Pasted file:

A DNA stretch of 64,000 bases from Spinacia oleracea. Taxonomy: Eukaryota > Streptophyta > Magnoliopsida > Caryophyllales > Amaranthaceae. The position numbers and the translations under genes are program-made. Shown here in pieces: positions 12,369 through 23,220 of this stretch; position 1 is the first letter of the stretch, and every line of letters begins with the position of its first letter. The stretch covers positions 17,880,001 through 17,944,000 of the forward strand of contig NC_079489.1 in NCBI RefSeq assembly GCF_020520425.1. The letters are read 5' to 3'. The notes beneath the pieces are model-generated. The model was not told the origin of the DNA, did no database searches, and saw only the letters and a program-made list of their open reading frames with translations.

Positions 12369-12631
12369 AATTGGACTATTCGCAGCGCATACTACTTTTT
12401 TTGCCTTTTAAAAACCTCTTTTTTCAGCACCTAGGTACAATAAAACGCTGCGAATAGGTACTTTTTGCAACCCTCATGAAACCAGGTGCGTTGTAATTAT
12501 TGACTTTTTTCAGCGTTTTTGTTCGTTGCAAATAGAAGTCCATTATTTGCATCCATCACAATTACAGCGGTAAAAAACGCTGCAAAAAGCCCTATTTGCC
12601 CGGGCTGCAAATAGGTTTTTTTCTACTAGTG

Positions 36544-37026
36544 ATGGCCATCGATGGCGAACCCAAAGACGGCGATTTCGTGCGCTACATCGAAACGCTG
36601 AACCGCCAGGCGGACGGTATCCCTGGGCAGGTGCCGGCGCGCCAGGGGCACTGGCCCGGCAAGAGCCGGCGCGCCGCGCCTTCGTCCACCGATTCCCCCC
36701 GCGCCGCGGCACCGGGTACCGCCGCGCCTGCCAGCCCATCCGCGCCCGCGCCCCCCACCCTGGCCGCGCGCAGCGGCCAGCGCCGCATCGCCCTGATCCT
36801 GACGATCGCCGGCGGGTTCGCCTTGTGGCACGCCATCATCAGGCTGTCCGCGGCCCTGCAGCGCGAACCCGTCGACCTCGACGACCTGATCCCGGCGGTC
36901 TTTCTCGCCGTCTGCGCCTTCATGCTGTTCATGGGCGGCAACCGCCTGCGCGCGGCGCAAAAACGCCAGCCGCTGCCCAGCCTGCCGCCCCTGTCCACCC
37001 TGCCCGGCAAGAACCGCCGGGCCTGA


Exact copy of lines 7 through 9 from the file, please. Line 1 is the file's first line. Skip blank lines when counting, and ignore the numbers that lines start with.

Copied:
Positions 36544-37026
36544 ATGGCCATCGATGGCGAACCCAAAGACGGCGATTTCGTGCGCTACATCGAAACGCTG
36601 AACCGCCAGGCGGACGGTATCCCTGGGCAGGTGCCGGCGCGCCAGGGGCACTGGCCCGGCAAGAGCCGGCGCGCCGCGCCTTCGTCCACCGATTCCCCCC